The Real Relationship Between Inbound Links and Audience Development

The popularity contest of inbound links

Inbound links tell search engines that you’re popular. When another site of high authority links to you, it tells Google that someone whom they respect, also respects you.

In turn, Google now respects you too! It’s like a high school clique; you can make fun of the popular kids behind their backs, but you’re still going to be an “outcast”, and you’re still going to go unnoticed until they want to hang out with you.

Luckily, in search engine land, the rules are in your favor. You can be pretty and flashy, but Google won’t take you out on a date if you have no depth.

Add some dimension with keywords, a wholesome reputation and quality content, and you might just be dancing with Google at the prom.

In other words, the more inbound links you receive (in addition to great SEO) the more respect you will earn and the higher you will rank in search engines. The higher you rank in search engines, the more visible you will become, and the more traffic you will receive.

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Why inbound links are the key to your audience development strategy

Consider this general chain of steps that happens:

  1. User is on a social network, blog, or otherwise and finds a link to your site. User thinks whatever you said was interesting and wants to know more about you.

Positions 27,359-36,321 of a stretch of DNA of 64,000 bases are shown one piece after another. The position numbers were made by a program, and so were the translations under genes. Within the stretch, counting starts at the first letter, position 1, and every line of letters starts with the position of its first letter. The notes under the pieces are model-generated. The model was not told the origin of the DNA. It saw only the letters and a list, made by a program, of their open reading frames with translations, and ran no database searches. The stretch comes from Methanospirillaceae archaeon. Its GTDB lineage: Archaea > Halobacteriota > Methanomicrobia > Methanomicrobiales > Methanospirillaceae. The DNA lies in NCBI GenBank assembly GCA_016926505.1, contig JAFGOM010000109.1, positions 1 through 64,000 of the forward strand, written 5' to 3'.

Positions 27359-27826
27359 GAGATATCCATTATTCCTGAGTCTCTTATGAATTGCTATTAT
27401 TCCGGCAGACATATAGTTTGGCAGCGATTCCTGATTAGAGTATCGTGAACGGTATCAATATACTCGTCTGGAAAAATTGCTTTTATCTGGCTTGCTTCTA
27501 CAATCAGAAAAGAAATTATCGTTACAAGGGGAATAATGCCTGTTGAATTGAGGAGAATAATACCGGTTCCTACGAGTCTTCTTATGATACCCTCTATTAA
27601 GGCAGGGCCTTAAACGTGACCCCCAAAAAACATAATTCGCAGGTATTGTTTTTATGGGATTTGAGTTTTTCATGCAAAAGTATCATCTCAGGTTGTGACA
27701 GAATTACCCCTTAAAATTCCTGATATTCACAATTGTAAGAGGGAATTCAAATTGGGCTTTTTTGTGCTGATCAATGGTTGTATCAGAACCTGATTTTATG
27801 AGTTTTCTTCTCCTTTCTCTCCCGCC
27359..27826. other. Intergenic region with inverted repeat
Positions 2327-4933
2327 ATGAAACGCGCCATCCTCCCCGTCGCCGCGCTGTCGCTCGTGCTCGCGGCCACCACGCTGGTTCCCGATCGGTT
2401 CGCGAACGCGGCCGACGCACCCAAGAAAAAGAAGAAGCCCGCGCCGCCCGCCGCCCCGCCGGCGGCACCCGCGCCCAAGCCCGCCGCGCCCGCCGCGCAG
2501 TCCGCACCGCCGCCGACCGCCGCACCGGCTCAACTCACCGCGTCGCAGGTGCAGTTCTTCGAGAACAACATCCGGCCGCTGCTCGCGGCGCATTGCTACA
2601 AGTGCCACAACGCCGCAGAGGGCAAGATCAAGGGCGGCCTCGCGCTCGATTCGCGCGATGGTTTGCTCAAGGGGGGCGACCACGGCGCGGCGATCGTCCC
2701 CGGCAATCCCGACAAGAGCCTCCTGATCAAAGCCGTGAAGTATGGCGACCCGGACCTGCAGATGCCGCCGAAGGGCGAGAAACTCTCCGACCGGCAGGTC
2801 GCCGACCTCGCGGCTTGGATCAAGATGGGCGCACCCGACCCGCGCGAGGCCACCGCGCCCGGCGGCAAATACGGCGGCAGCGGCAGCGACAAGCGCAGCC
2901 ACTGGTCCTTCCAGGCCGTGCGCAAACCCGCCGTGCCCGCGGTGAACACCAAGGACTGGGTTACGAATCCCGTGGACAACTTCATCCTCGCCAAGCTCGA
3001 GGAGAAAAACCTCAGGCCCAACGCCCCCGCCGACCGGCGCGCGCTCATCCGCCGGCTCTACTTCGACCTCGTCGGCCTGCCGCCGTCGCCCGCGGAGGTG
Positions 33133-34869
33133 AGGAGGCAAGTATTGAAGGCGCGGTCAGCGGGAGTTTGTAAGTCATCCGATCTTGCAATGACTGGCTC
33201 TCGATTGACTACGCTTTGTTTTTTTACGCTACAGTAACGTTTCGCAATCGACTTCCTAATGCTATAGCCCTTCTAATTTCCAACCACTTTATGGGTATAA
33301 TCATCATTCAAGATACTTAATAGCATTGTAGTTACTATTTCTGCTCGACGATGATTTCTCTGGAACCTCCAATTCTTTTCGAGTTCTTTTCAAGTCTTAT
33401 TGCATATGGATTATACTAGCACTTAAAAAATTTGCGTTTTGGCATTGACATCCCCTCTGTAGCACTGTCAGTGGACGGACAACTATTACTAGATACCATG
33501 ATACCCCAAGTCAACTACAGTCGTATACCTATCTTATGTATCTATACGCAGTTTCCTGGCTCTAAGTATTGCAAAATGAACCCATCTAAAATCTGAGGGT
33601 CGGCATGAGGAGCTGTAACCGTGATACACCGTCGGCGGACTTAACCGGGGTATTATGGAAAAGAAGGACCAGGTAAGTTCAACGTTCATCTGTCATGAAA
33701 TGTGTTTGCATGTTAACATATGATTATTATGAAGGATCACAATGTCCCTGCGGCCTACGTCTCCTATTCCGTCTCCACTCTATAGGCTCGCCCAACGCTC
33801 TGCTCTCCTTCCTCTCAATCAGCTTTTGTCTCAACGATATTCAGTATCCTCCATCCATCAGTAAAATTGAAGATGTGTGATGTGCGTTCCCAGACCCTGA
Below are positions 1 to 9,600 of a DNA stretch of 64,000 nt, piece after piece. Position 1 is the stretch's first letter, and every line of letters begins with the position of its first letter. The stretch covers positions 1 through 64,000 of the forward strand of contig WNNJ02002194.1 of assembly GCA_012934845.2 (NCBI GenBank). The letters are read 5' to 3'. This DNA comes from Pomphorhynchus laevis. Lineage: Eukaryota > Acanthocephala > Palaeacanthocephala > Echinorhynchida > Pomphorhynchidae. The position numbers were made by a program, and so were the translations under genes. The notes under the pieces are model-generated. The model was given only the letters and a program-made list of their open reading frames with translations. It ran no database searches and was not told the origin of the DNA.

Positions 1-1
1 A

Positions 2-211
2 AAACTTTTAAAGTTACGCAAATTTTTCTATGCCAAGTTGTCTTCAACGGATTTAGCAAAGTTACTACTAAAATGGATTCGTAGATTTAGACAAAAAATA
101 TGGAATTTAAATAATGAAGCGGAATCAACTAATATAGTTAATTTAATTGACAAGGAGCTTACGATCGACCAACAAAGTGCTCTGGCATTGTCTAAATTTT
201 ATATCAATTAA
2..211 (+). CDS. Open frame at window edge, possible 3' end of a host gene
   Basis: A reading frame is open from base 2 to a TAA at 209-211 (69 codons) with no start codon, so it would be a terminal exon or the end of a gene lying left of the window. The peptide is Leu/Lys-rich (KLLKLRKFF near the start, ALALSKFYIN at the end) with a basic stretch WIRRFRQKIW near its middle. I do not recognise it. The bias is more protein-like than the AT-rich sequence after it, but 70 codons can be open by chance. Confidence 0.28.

2. User clicks on the link back to your site, sifts through a few articles and is entertained for a few minutes.
  3. User happens upon a text ad, OFIE, OFIN or Floater and sees that you offer free products.
  4. User likes your content so far, and decides to sign up to receive a complimentary product, and voluntarily opts into your email newsletter in the process
  5. User receives emails from you every day, doesn’t necessarily read every single one, but eventually looks forward to hearing from you—after all, you deliver great content!
  6. User receives an email promotion one day for a book that is exactly what they’ve been looking for (and probably didn’t find on your site when they first browsed, because they weren’t looking to buy anything at the time).
  7. User buys book, is happy with the information they’ve learned from it, and continues to hear from you via your relevant email newsletter.
  8. User receives an email promotion for an event. They were so satisfied by your first product that they decide to attend the event and get more involved with your business.
  9. User continues to purchase your products and may even recommend others to your site and to your product catalog.

That is what you can get from a single inbound link. Sure, it’s an ideal situation, but in our experience, someone who buys one product is much more likely to buy another. If you’re delivering valuable and relevant content, a user is more likely to “stick”.

And that’s all that audience development is really about, right?

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